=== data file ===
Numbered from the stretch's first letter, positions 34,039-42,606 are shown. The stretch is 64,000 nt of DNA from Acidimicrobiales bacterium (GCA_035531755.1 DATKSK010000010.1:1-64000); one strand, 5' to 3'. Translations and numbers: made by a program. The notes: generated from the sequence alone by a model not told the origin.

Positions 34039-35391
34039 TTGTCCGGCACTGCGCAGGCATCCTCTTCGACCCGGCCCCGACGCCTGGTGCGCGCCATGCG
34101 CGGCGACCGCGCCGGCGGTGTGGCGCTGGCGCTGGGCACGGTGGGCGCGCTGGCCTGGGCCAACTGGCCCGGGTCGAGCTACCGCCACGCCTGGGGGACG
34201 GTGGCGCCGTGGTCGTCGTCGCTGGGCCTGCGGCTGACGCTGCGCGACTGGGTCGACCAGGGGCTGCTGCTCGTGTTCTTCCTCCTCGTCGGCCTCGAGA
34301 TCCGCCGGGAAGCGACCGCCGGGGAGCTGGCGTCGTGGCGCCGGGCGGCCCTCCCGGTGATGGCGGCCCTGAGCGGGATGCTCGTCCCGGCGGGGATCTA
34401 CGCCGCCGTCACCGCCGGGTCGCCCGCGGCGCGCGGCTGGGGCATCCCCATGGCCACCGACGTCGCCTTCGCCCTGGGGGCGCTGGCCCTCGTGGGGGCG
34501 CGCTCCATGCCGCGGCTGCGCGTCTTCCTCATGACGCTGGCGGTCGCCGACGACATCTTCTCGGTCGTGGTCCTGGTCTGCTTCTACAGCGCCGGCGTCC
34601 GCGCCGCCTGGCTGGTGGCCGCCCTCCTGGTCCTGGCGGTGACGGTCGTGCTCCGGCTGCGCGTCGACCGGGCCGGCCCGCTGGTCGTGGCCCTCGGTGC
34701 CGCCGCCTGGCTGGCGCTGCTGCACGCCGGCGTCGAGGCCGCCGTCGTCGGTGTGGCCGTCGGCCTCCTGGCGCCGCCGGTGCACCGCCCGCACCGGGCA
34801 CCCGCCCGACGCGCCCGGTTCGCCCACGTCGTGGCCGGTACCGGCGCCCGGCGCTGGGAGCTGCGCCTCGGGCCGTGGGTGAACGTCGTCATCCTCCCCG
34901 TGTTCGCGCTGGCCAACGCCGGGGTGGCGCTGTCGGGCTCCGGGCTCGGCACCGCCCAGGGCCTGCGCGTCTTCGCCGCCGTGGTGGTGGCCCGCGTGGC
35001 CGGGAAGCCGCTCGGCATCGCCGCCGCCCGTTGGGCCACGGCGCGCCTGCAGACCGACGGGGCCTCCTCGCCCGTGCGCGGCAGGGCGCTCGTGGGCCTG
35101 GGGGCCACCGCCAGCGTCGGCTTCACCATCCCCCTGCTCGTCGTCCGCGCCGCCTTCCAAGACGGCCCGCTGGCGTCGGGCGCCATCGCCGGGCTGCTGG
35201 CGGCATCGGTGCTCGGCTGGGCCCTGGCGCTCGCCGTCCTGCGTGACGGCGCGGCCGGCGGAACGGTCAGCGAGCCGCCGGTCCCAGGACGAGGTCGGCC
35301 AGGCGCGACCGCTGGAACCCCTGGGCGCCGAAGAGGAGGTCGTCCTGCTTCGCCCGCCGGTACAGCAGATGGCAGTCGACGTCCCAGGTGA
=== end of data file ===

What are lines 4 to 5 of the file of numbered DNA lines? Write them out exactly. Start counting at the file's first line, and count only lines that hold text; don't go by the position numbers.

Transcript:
34101 CGGCGACCGCGCCGGCGGTGTGGCGCTGGCGCTGGGCACGGTGGGCGCGCTGGCCTGGGCCAACTGGCCCGGGTCGAGCTACCGCCACGCCTGGGGGACG
34201 GTGGCGCCGTGGTCGTCGTCGCTGGGCCTGCGGCTGACGCTGCGCGACTGGGTCGACCAGGGGCTGCTGCTCGTGTTCTTCCTCCTCGTCGGCCTCGAGA